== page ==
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Space Shuttle

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The Space Shuttle Columbia roared into orbit for the first time on April 12, 1981, from Florida's Kennedy Space Center. Maneuvering through space and circling the Earth 36 times, astronauts John Young, commander, and Robert Crippen, pilot, tested its systems, then landed like an airplane on schedule two days, six hours, 20 minutes and 52 seconds later.

Space Shuttle Columbia launches on April 12, 1981Image at right: After six years of silence, the thunder of manned space flight is heard again, as the successful launch of the first Space Shuttle ushers in a new concept in utilization of space. Credit: NASA + View Image

"The Columbia operated beautifully," said Young, who now serves as JSC associate director (technical). "As we tested all its systems, we found the orbiter always performed like a champ. Its demonstrated capabilities are still a real tribute to the thousands of men and women in the United States who worked so hard to design, develop, test and construct this incredible aircraft and spaceship. Its remarkable operational ability has made all of us proud to be associated with the STS-1 trailblazer of 20 years ago."

The world hailed Columbia as the first true spaceship-an incredible flying machine. It heralded the beginning of the era of human round-trip travel from Earth.

This was a new and unique spacecraft, unlike any that had ever been produced. Designing it had offered some new and difficult technological problems. The shuttle was to be a considerably more complex machine than previous Apollo-Saturn systems. No vehicle had yet been built that could be piloted both within and outside of the Earth's atmosphere. The shuttle was a launch vehicle, spacecraft and glider. Finally, because it was designed for piloted landings, there could be no unmanned test flights as there had been for all previous space vehicles.

The NASA 747 carrier aircraft and five T-38 aircraft flew over Space Shuttle EnterpriseImage at left: This impressive scene was photographed when the NASA 747 carrier aircraft and five T-38 aircraft flew over the Space Shuttle Orbiter 101 “Enterprise” while it was parked on the runway at Edwards Air Force Base in Southern California. The Orbiter 101 had just completed a five-minute, 31-second unpowered mission during the second free-flight of the Space Shuttle Approach and Landing Test series, on September 13, 1977, at the Dryden Flight Research Center. Credit: NASA + View Image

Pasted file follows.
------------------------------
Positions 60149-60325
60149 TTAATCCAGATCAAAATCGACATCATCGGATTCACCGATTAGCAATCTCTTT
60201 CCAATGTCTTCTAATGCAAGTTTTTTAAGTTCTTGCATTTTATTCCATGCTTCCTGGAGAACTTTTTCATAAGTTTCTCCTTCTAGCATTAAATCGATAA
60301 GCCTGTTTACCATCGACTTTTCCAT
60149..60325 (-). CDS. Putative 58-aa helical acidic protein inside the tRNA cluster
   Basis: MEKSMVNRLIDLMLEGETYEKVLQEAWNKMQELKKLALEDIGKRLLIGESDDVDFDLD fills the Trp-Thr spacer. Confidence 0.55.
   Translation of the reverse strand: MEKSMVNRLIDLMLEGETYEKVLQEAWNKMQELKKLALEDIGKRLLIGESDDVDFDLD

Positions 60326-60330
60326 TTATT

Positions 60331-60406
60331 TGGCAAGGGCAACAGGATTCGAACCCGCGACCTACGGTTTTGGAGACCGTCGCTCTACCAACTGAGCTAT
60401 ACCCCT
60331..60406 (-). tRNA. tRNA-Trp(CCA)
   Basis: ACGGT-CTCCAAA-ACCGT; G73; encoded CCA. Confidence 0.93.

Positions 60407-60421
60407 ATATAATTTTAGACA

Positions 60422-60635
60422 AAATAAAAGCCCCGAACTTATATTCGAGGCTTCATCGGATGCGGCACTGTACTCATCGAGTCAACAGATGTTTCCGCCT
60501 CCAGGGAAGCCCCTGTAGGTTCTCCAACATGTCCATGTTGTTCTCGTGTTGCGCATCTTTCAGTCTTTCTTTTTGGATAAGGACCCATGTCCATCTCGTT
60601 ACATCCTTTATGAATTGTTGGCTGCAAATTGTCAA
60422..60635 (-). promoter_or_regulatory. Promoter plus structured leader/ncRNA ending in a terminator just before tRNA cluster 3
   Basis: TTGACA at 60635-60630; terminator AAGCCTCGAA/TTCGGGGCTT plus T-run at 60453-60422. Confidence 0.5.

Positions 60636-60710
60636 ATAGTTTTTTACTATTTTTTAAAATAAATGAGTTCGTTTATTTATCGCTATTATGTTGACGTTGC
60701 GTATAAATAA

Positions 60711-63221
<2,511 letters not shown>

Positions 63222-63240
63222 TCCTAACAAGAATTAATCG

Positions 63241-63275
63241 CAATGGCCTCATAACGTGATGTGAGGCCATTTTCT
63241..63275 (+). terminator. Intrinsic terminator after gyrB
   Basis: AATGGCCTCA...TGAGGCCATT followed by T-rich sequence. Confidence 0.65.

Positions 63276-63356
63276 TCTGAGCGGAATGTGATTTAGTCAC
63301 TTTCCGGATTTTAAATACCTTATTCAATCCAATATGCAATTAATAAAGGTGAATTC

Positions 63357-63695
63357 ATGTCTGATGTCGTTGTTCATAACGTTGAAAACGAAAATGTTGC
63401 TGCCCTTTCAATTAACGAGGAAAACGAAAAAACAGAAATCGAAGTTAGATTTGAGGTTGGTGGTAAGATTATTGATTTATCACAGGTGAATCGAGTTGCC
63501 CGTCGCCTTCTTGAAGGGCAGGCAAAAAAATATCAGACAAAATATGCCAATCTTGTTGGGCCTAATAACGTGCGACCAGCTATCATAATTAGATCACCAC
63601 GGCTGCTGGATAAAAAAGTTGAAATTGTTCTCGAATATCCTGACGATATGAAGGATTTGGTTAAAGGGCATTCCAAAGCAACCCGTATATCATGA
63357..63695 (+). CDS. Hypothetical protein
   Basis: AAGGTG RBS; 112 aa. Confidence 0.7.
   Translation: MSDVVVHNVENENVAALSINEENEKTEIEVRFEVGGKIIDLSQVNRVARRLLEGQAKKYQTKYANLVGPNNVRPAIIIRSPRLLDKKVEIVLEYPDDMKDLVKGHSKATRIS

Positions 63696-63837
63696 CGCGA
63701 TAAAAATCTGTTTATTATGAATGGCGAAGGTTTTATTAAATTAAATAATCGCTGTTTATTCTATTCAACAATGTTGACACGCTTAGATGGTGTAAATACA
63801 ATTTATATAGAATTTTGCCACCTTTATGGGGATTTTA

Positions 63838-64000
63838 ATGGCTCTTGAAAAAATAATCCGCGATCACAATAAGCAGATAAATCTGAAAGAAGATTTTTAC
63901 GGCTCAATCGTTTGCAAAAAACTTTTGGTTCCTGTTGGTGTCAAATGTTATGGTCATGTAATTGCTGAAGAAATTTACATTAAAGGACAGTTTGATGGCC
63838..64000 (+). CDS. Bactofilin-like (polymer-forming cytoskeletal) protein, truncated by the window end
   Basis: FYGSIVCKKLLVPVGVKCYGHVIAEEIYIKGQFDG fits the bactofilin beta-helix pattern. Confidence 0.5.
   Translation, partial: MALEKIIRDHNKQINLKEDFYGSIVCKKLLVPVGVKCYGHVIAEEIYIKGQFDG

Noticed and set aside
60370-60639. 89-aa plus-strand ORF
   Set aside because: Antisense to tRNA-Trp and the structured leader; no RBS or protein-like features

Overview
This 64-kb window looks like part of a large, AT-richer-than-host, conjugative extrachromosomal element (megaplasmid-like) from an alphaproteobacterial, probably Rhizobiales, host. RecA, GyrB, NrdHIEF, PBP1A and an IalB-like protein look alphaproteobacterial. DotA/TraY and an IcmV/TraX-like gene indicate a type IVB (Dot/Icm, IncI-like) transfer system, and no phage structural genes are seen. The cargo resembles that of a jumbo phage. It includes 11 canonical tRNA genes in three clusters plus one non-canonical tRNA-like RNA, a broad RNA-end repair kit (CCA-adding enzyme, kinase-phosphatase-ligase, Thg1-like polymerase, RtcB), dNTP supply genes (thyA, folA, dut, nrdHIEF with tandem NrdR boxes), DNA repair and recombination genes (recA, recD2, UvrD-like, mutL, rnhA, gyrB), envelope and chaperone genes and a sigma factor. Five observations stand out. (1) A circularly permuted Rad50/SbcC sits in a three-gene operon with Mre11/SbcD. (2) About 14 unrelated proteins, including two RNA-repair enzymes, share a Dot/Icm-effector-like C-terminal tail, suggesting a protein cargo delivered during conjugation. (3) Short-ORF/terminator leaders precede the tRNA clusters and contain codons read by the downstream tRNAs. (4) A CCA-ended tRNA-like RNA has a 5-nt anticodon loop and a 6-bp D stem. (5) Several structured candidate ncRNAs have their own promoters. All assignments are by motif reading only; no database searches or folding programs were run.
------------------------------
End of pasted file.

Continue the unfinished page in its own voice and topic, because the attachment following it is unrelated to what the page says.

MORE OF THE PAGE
While the shuttle system was something new and different, development could now draw upon a reservoir of aerospace technology, which was virtually nonexistent a decade earlier. Design, development and testing efforts could also draw upon the center's unique facilities and capabilities. At the core of what JSC was and continues to be is the engineering expertise in its laboratory and testing facilities. These include the vibration and acoustic facilities, the Shuttle Avionics Integration Laboratory, the atmospheric re-entry materials and structures lab, the thermal-vacuum labs, the electronic system test lab, the space environment simulation lab, the life sciences labs, and the shuttle mission simulator. In addition, the center possesses some of the most advanced electronic, radio and radar equipment available. During shuttle development, it created some new equipment that was previously nonexistent.

The White Sands Test Facility in New Mexico and its personnel, facilities and equipment played a key role in shuttle development. White Sands continued to operate propulsion and materials testing labs during the era of shuttle development as it had for Apollo and as it continues to do today. Engine test stands at the laboratories include altitude chambers that simulate the vacuum of space during engine firings. Materials test labs are constantly adapted to simulate unique space conditions.

Page 1: JSC Celebrates 40 Years of Human Space Flight
Page 2: JSC Origins
Page 3: JSC Origins
Page 4: JSC Origins
Page 5: Engineering the Future
Page 6: Home of the Nation's Astronaut Corps
Page 7: America's Nerve Center for Mission Operations
Page 8: America's Nerve Center for Mission Operations
Page 9: America's Nerve Center for Mission Operations
Page 10: The Triumph of Apollo
Page 11: The Triumph of Apollo
Page 12: The Triumph of Apollo
Page 13: America's First Space Station
Page 14: Expanding the Center's Role
Page 15: The Last Apollo
Page 16: Space Shuttle
Page 17: Space Shuttle
Page 18: International Space Station
Page 19: International Space Station
Page 20: The Next 40 Years